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Write the difference between declaring and defining a variable.

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In C and C++, there is a subtle but important distinction between the meaning of the words declare and define. If you don't understand the difference, you'll run into weird linker errors like "undefined symbol foo" or "undefined reference to 'foo'" or even "undefined reference to vtable for foo" (in C++).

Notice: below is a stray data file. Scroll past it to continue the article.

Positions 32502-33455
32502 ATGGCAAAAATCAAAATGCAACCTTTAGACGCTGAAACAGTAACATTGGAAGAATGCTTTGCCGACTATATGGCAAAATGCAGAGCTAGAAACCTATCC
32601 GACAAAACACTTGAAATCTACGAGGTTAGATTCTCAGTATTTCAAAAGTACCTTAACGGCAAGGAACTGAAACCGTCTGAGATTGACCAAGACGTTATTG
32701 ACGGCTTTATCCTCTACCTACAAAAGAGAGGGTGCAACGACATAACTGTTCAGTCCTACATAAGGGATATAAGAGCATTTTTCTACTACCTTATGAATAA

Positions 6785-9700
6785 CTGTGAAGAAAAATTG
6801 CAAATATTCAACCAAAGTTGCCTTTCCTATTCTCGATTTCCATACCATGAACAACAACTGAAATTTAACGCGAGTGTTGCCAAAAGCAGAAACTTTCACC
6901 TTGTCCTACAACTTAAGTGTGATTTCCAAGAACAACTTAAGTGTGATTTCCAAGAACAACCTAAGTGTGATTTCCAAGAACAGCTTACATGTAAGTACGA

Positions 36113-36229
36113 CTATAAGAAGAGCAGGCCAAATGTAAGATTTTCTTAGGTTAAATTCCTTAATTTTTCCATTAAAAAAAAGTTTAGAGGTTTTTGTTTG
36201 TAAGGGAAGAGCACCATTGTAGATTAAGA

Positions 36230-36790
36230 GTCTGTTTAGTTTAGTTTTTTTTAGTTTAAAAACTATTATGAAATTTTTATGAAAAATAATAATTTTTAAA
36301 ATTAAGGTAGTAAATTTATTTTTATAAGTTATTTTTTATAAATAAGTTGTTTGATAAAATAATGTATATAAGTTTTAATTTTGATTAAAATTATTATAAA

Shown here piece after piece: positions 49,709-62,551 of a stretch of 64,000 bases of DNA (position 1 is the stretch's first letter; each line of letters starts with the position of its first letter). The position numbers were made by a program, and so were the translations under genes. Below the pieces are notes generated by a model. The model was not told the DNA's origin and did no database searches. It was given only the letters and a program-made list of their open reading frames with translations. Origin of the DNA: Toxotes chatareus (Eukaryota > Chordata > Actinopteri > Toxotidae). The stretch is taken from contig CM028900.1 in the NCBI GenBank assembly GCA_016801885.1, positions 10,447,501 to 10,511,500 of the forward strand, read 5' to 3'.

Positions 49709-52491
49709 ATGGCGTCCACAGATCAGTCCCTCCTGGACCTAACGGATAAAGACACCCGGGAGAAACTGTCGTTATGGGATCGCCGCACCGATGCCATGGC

What it Means to Declare Something in C and C++

When you declare a variable, a function, or even a class all you are doing is saying: there is something with this name, and it has this type. The compiler can then handle most (but not all) uses of that name without needing the full definition of that name. Declaring a value--without defining it--allows you to write code that the compiler can understand without having to put all of the details. This is particularly useful if you are working with multiple source files, and you need to use a function in multiple files. You don't want to put the body of the function in multiple files, but you do need to provide a declaration for it.

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